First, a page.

Each Tuesday, she posts a writing prompt. Participants play by the following rules:
- You must write your entry in 10 minutes. This encourages top-of-mind, primal thinking before the ego and judgmental brain kicks in. Just set a timer, make your kid count to 600 slowly, whatever. It’s an honor system. And I trust you.
- Keep to 150 words or less (I always run over a bit!)
- Post on your blog or in her comments so everyone can read it.
- Have fun!
As the last of the exhibitors closed up their displays, Ed walked the Arena's perimeter, locking doors one by one; the catering loading dock, the backstage door; the compactor bays, the roll-up door where the chair racks were stored. The lobby doors' crash-bars were dogged back up and latched; the fire exits checked, and the only door remaining was the double door to the parking lot.
The Municipal Arena was too shabby and small for most exhibit shows these days, and the City was planning a new convention center to replace the 1930s hall. The Antique Show had been coming for 30 years, even though business was down.
In the back office Ruby, the show manager counted the gate receipts. "I'm just waiting for Izzy to close up, and we'll walk together." She packed the cash into a nylon duffle - there couldn't have been more than $2,500 - not much for a Saturday just before the holiday season. But folks these days didn't do their Christmas shopping at Antique Shows. They didn't do much shopping for antiques at all.
Out on the show floor an old man tidied a stack of leatherbound books. "How'd you do, Izzy?"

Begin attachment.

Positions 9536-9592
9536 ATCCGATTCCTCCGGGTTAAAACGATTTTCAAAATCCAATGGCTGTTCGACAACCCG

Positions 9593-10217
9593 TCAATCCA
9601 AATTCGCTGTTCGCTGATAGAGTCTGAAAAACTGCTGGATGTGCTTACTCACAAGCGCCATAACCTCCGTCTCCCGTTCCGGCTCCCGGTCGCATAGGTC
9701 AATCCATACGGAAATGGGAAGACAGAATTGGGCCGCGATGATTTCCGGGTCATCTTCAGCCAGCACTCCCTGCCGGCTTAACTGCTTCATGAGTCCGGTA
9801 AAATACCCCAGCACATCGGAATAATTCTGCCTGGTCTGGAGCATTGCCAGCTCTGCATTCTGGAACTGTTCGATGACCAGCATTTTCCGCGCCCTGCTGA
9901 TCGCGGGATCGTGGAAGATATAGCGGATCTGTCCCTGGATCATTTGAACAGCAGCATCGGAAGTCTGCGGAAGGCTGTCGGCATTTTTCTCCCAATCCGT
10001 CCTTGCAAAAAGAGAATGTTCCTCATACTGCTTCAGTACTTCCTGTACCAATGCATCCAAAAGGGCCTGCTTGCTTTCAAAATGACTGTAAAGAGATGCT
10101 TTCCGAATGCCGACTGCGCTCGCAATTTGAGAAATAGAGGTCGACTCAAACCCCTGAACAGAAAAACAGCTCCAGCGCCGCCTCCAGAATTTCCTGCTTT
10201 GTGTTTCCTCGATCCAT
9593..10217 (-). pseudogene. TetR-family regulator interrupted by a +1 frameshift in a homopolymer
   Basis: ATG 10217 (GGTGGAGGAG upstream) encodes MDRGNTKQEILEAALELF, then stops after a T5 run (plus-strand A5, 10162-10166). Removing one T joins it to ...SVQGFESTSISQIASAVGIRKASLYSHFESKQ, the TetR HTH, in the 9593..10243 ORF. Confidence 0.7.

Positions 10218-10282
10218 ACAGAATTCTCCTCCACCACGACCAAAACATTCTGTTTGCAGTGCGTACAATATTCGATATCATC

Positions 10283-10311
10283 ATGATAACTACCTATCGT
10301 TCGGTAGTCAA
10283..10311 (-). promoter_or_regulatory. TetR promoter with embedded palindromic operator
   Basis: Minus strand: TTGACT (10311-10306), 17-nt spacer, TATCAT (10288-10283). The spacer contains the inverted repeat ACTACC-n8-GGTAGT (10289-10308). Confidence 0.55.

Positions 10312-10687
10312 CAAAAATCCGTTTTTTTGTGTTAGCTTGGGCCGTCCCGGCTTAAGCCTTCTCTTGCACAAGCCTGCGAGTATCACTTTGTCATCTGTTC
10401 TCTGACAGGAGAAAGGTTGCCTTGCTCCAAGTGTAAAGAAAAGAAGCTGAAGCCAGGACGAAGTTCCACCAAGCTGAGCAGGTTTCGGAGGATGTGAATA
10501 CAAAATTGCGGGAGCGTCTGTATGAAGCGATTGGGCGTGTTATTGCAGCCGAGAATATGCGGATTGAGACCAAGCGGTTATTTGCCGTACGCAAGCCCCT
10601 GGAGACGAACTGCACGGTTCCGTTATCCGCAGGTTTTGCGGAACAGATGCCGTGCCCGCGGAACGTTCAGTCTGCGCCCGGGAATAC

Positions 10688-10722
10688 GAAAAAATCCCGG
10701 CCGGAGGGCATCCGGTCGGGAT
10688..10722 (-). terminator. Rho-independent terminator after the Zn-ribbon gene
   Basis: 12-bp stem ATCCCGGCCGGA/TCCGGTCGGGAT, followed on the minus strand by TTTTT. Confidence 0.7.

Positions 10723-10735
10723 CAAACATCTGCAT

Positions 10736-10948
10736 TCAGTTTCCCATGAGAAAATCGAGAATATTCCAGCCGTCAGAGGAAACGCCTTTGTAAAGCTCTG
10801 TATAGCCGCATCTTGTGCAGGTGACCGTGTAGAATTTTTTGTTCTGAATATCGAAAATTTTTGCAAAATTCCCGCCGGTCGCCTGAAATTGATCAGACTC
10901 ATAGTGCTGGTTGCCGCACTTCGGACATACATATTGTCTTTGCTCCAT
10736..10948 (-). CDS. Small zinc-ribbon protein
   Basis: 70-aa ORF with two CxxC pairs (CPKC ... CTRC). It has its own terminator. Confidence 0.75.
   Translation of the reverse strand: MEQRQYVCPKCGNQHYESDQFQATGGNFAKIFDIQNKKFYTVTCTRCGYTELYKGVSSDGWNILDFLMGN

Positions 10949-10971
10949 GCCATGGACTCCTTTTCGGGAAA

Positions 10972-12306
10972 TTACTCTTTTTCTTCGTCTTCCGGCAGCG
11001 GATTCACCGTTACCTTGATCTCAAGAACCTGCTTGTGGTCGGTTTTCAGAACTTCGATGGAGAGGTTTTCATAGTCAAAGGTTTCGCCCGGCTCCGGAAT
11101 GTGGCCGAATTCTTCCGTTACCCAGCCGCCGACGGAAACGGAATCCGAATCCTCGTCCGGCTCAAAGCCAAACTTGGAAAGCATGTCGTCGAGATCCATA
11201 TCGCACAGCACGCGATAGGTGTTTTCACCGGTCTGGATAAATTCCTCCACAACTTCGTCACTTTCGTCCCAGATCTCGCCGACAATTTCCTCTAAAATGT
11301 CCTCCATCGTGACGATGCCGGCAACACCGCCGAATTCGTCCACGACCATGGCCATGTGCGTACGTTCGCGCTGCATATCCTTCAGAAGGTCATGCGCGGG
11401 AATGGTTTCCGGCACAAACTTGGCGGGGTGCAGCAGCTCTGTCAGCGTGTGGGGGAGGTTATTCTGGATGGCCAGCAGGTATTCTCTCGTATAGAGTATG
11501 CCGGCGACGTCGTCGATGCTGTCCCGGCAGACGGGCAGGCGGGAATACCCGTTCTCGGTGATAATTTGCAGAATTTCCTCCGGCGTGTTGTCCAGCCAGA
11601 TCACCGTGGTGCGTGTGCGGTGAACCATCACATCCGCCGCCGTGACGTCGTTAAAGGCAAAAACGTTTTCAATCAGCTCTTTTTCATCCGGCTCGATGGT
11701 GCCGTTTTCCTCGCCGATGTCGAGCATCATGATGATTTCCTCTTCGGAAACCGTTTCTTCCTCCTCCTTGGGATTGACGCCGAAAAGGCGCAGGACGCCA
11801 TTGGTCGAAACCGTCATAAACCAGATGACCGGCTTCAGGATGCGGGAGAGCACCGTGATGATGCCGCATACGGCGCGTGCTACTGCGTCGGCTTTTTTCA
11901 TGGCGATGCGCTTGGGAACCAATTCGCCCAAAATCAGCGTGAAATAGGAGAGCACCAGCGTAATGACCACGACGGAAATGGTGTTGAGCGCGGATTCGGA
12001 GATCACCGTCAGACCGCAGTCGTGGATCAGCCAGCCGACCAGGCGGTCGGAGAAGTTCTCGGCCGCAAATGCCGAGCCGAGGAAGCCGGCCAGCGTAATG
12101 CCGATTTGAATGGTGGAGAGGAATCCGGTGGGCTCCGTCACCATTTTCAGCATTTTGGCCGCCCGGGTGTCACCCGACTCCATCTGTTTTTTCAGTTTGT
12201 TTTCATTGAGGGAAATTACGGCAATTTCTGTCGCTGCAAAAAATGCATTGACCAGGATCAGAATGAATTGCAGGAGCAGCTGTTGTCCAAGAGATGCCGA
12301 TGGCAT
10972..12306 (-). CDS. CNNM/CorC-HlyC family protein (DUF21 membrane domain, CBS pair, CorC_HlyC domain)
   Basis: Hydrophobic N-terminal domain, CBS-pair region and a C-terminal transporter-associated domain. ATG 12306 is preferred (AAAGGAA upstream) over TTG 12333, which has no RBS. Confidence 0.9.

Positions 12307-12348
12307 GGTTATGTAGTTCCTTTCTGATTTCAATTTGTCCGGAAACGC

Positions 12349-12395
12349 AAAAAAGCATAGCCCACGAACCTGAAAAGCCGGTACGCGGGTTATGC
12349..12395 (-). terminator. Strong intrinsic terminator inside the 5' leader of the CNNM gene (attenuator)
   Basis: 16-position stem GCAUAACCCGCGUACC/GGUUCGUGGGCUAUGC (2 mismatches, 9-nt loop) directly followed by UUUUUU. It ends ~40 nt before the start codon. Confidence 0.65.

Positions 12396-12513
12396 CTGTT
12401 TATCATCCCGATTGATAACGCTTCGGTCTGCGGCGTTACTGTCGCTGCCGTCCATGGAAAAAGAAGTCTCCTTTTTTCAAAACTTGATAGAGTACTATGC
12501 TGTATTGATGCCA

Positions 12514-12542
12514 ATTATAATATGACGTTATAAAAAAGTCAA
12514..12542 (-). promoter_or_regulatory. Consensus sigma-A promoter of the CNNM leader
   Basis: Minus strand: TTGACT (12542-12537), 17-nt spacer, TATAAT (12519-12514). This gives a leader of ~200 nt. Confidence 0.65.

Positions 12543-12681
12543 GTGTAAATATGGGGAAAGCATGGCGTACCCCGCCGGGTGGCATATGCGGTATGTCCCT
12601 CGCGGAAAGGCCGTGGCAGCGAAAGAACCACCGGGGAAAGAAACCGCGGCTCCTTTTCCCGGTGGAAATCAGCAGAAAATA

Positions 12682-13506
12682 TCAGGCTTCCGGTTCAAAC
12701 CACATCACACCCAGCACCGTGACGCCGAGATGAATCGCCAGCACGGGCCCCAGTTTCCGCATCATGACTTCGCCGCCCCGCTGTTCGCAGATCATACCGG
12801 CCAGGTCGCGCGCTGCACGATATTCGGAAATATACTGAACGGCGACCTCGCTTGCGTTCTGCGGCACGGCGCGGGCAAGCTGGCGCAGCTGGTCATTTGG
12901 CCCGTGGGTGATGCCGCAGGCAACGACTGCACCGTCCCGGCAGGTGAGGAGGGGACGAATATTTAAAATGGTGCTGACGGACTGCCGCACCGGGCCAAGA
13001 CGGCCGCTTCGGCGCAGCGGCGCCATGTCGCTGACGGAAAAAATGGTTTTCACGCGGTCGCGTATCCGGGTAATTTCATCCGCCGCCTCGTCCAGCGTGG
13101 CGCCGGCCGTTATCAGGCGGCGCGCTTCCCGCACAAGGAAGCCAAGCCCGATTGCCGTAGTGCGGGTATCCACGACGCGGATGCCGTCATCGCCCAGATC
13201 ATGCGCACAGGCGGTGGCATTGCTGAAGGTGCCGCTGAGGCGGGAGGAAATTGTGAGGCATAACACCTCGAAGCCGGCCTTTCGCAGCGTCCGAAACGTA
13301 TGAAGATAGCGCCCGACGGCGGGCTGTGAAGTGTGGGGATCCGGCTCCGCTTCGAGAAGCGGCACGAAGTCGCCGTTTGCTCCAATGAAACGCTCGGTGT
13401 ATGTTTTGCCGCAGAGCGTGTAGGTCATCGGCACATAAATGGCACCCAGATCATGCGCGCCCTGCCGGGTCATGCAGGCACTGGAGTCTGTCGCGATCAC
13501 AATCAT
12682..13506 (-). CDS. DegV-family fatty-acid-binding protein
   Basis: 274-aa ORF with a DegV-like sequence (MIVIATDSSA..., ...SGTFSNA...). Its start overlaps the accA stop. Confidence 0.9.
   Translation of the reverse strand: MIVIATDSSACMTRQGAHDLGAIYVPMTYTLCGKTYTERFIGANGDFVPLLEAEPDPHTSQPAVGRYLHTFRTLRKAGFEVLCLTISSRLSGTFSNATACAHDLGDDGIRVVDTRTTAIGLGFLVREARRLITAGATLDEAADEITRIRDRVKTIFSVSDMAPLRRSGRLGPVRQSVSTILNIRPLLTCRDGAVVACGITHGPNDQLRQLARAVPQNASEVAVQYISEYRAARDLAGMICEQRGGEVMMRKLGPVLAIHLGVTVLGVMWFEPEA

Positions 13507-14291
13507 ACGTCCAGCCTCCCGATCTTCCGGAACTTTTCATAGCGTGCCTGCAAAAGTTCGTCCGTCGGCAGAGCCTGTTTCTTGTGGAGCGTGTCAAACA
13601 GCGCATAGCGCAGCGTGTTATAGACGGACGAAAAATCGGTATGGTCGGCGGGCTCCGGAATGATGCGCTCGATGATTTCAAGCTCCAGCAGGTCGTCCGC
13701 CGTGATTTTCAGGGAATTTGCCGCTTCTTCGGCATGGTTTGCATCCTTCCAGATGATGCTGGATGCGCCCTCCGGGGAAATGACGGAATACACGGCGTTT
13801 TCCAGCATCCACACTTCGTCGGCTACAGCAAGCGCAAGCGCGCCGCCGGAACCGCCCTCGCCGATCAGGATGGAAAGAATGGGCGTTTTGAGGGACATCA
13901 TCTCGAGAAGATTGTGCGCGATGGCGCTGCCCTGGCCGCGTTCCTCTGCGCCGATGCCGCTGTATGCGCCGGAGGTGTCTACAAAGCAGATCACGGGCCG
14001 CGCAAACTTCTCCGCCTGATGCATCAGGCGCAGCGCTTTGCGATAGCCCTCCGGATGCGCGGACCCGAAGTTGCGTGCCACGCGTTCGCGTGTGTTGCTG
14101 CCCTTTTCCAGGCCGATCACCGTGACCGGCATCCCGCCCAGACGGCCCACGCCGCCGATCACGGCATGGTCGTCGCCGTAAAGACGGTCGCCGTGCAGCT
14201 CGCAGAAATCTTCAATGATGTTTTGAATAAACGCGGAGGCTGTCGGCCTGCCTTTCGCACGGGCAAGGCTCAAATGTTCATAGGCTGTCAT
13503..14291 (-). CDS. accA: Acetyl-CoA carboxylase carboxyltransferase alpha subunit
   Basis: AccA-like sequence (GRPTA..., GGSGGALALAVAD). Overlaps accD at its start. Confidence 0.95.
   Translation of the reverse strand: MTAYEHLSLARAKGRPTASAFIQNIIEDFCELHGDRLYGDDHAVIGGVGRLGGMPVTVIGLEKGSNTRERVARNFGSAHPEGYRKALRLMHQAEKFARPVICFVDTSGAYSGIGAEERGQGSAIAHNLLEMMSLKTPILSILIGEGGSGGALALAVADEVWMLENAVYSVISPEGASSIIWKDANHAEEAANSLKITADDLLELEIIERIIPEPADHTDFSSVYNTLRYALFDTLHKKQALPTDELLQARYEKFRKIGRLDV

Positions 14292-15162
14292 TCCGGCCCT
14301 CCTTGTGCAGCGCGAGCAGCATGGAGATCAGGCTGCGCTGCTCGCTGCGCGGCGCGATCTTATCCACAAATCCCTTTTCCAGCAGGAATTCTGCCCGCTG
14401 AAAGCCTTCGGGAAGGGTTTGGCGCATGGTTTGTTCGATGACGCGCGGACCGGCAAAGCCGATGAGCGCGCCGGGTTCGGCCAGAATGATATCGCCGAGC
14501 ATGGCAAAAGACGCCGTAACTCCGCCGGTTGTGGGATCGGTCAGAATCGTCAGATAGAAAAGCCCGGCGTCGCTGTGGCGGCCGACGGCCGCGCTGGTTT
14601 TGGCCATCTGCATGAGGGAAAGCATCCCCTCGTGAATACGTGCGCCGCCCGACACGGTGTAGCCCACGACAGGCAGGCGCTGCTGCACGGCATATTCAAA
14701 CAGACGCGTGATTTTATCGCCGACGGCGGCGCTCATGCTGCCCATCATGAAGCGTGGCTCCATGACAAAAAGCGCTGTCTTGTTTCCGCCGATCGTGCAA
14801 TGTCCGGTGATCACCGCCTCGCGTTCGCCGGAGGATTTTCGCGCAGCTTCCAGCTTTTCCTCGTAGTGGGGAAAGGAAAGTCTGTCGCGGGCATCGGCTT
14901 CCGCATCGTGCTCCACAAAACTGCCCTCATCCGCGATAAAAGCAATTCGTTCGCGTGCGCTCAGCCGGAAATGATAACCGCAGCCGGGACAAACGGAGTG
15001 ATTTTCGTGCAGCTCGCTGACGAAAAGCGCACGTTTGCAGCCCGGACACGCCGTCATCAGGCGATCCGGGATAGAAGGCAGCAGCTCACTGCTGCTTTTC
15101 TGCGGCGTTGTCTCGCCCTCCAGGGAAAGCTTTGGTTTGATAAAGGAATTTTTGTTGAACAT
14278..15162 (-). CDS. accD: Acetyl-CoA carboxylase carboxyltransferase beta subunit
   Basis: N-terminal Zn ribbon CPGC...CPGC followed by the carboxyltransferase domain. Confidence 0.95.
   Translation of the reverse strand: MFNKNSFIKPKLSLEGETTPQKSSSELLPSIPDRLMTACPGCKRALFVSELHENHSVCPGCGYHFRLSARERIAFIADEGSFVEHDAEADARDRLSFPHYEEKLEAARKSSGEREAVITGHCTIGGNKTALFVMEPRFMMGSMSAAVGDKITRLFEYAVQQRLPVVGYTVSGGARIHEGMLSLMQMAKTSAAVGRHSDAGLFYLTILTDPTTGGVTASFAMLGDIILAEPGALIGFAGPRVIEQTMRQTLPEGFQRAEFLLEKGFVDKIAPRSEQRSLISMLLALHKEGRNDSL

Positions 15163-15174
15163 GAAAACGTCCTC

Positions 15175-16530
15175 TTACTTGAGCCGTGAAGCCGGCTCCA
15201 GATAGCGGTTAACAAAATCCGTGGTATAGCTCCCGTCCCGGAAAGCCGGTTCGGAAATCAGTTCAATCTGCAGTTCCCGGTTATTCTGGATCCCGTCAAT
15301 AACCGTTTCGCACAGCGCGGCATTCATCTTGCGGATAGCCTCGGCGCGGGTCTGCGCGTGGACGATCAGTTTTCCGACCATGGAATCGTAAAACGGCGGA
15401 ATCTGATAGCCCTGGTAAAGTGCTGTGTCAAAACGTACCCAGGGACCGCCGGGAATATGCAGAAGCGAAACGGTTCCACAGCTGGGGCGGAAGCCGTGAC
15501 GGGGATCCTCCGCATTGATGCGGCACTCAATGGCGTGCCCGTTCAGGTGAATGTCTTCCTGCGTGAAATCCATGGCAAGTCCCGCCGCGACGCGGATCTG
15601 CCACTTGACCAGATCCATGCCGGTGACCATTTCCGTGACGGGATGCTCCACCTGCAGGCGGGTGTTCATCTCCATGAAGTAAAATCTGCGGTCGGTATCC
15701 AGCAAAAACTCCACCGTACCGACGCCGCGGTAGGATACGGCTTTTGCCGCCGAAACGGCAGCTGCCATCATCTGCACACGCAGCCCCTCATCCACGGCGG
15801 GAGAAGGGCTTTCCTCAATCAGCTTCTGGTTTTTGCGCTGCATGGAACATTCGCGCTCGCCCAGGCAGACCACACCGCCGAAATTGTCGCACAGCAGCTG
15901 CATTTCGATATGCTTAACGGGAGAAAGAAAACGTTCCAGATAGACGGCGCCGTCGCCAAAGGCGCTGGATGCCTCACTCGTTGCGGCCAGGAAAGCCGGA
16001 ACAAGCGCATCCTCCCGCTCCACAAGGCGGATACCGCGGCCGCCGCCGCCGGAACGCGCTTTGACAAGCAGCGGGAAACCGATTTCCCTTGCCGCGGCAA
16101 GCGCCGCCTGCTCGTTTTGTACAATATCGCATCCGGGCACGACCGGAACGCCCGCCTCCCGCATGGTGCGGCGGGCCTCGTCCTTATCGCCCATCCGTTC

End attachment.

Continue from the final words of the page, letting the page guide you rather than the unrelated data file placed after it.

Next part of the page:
"Slow." If business was slow for antiques, it was worse for antique books. "Made one good sale, though. Just before closing."
Ed killed the overheads and plugged in the ghost light - a lightbulb on a stand, placed in the main aisle for overnight safety. If that weren't enough reminder for them, he jingled his keys.
"Let's go, we can’t keep Ed waiting," said Ruby. "So what'd they buy?"
"Funny thing. Just a novel. I priced it high, didn't think I'd get it. But she didn't even ask, just paid."
As the two of them reached the door to the parking lot, the old man thought a minute. "I'm not the only one who did good. Lady was wearing a vintage '40s coat, looked like new. Musta been rich, or a kook."
Ed locked the doors behind them. Going back through the hall, he saw movement in the dark lobby. But maybe it was a reflection from a passing car.
The time-clock was in the hallway by the locker room. Ed changed out of his coverall to a fresh tee-shirt, and took one last glance out at the darkened hall floor.
An arm chair, back turned to where Ed stood, was pulled up to the ghost light. Faintly, yet crisply, he heard a page turn once. And again.